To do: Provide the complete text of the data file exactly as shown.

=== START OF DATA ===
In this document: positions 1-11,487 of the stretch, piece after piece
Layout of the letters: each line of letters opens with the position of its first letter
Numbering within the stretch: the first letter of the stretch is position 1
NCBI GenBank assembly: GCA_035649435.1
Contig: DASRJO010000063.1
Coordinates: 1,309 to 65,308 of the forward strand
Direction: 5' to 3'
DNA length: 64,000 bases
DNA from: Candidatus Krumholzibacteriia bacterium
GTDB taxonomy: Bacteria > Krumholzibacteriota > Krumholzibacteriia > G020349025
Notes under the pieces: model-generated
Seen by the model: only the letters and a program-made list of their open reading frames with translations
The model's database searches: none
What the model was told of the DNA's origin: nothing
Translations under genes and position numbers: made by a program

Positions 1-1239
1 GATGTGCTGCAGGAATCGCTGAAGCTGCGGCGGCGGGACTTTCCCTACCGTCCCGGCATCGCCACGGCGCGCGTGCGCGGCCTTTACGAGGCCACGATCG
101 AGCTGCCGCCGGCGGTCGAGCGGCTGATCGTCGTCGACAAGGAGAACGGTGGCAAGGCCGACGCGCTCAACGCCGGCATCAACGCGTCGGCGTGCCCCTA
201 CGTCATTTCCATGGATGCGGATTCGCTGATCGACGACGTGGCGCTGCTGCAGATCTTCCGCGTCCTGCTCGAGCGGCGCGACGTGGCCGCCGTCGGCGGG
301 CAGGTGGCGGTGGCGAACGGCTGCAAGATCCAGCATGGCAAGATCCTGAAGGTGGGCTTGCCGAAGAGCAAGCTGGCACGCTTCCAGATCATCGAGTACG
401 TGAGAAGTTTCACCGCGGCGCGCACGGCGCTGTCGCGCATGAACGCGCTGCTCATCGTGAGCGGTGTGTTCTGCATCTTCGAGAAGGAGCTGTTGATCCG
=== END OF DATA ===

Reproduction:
In this document: positions 1-11,487 of the stretch, piece after piece
Layout of the letters: each line of letters opens with the position of its first letter
Numbering within the stretch: the first letter of the stretch is position 1
NCBI GenBank assembly: GCA_035649435.1
Contig: DASRJO010000063.1
Coordinates: 1,309 to 65,308 of the forward strand
Direction: 5' to 3'
DNA length: 64,000 bases
DNA from: Candidatus Krumholzibacteriia bacterium
GTDB taxonomy: Bacteria > Krumholzibacteriota > Krumholzibacteriia > G020349025
Notes under the pieces: model-generated
Seen by the model: only the letters and a program-made list of their open reading frames with translations
The model's database searches: none
What the model was told of the DNA's origin: nothing
Translations under genes and position numbers: made by a program

Positions 1-1239
1 GATGTGCTGCAGGAATCGCTGAAGCTGCGGCGGCGGGACTTTCCCTACCGTCCCGGCATCGCCACGGCGCGCGTGCGCGGCCTTTACGAGGCCACGATCG
101 AGCTGCCGCCGGCGGTCGAGCGGCTGATCGTCGTCGACAAGGAGAACGGTGGCAAGGCCGACGCGCTCAACGCCGGCATCAACGCGTCGGCGTGCCCCTA
201 CGTCATTTCCATGGATGCGGATTCGCTGATCGACGACGTGGCGCTGCTGCAGATCTTCCGCGTCCTGCTCGAGCGGCGCGACGTGGCCGCCGTCGGCGGG
301 CAGGTGGCGGTGGCGAACGGCTGCAAGATCCAGCATGGCAAGATCCTGAAGGTGGGCTTGCCGAAGAGCAAGCTGGCACGCTTCCAGATCATCGAGTACG
401 TGAGAAGTTTCACCGCGGCGCGCACGGCGCTGTCGCGCATGAACGCGCTGCTCATCGTGAGCGGTGTGTTCTGCATCTTCGAGAAGGAGCTGTTGATCCG